• Sometimes talking to someone who has "walked in your shoes" can help. Perinatal Mood and Anxiety Disorders are common, but people don't always talk about them. Sometimes they're worried about how other people will react. However, we recommend that you share what you're feeling and reach out for support. There are many peer-to-peer organizations, programs, and support groups that were started because people wanted to help others like them and to let people know that they are not alone. 

The Importance of Identifying these Conditions for NICU Parents

We know that the prevalence of perinatal mood or anxiety disorders is higher for NICU parents than other parents, due to the stressful experiences that are a normal part of having a baby who needs intensive care. 

The feelings you're having are understandable, temporary, and treatable.

Sometimes these symptoms become apparent only AFTER your baby has been discharged from the NICU. In fact, you may not recognize these disturbing feelings until years after your baby has come home with you. 

It is important that your uncomfortable feelings be recognized and treated because feeling depressed, anxious, or distressed can interfere with your relationship with your baby or other members of your family. You owe it to yourself, your baby, and your family to get the help you need.

You can feel better.

REMEMBER: If you are having any of these feelings, it's ok. It's normal. What you are feeling is temporary and treatable. And YOU ARE NOT ALONE. With help and support, you will feel better. Many of us have felt the way you might be feeling now.

 Here are some things that help:

Take a Break:  Sometimes the emotions associated with Perinatal Mood and Anxiety Disorders might feel like more than you can handle. If they do, give yourself permission to take a "time out." Go for a walk. Take a shower. Take a nap. Ask for help with the kids. If you need to, it's ok to put your baby down in a safe place and walk away for a few minutes. 

Make a Plan: Even if you haven't had any of these feelings yet, think about what you would do if you did. Who would you tell? Where would you go? What would you need? Then, if you ever feel overwhelmed, you will be prepared. Stop, pay attention, and go to your plan.

Don't Go It Alone: Pregnancy, parenting, or a NICU stay can be incredibly isolating. Sometimes you can go days without thinking about anything else. Sometimes, it feels like you've gone weeks without having a conversation another adult. Try to stay connected to the outside world. Make time to talk to a trusted provider, partner, or friend - even if it's just a quick call, email, or text. Because when you're feeling bad, it's easy to feel like no one notices or cares. But that's not true. People care about you.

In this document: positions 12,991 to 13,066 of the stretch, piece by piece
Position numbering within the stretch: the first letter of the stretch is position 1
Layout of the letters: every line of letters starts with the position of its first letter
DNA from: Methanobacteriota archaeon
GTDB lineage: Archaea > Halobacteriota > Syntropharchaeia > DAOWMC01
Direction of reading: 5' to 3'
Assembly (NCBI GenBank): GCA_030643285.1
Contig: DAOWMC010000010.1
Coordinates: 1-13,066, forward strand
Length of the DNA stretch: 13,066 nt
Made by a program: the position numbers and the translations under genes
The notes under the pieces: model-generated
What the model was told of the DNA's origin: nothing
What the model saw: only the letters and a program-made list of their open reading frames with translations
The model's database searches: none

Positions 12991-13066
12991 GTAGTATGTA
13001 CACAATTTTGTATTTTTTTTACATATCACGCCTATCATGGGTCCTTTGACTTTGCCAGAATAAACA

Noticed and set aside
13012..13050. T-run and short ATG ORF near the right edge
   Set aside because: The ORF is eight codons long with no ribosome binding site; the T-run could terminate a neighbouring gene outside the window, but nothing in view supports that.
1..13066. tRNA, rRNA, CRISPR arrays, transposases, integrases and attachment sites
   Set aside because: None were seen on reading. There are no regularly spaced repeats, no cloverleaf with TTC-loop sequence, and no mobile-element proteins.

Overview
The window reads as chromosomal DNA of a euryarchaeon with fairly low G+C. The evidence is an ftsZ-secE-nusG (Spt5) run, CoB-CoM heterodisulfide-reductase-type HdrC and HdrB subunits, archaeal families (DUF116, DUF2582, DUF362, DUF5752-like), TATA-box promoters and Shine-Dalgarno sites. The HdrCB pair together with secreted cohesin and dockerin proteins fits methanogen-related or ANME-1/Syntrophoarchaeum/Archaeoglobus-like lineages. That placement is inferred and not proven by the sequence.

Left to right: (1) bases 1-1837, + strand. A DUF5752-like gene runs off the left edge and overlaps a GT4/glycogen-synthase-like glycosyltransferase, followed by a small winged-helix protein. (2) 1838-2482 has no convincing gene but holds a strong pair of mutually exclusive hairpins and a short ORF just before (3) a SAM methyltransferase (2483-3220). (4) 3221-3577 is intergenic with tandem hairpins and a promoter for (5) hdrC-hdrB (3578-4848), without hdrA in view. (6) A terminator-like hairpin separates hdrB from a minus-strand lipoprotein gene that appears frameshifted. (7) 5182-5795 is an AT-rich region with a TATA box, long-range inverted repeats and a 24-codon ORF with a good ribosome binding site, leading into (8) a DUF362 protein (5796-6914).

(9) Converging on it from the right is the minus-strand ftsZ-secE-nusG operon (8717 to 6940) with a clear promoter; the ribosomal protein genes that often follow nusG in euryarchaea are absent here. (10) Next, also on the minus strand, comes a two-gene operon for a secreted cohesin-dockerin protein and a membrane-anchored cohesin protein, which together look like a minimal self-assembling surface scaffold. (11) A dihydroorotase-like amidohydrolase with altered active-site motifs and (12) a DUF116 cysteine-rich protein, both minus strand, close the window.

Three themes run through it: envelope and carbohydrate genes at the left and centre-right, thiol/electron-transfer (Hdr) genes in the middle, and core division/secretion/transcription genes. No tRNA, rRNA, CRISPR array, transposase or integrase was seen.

If you are worried about telling someone you know about how you feel, there is still help. Calling a postpartum depression or suicide hotline and talking to someone you don't know - but who understands - can be a lifeline. Talking to a trained listener allows you to share your feelings and get helpful feedback without worrying that what your sharing will upset or burden them. That's what they are there for. They want to help you feel better and stay healthy.


  • CRISIS TEXT LINE: Text HOME to 741741 from anywhere in the USA, anytime, about any type of crisis.

Call for yourself or someone you care about; free and confidential; network of more than 140 crisis centers nationwide; available 24/7

A Special Note about Perinatal Substance Use Disorders

Substance use is common among women of reproductive age, but it can be problematic. So it's important to talk about it and ask questions.

Screening, Brief Interventions, and Referral to Treatment (SBIRT) is a comprehensive, integrated, public health approach to the delivery of early intervention and treatment services for people with substance use disorders, as well as those who are at risk of developing these disorders.

The SAMHSA SBIRT page has curricula, online resources, and publications designed to help implement SBIRT initiatives. 

See NPA's resources on perinatal substance use, including our position statement on Perinatal Substance UseSee sample SBIRT questions.


Kristy Love, Executive Director

P.O. Box 392 Lonedell, MO 63060

© 2020 National Perinatal Association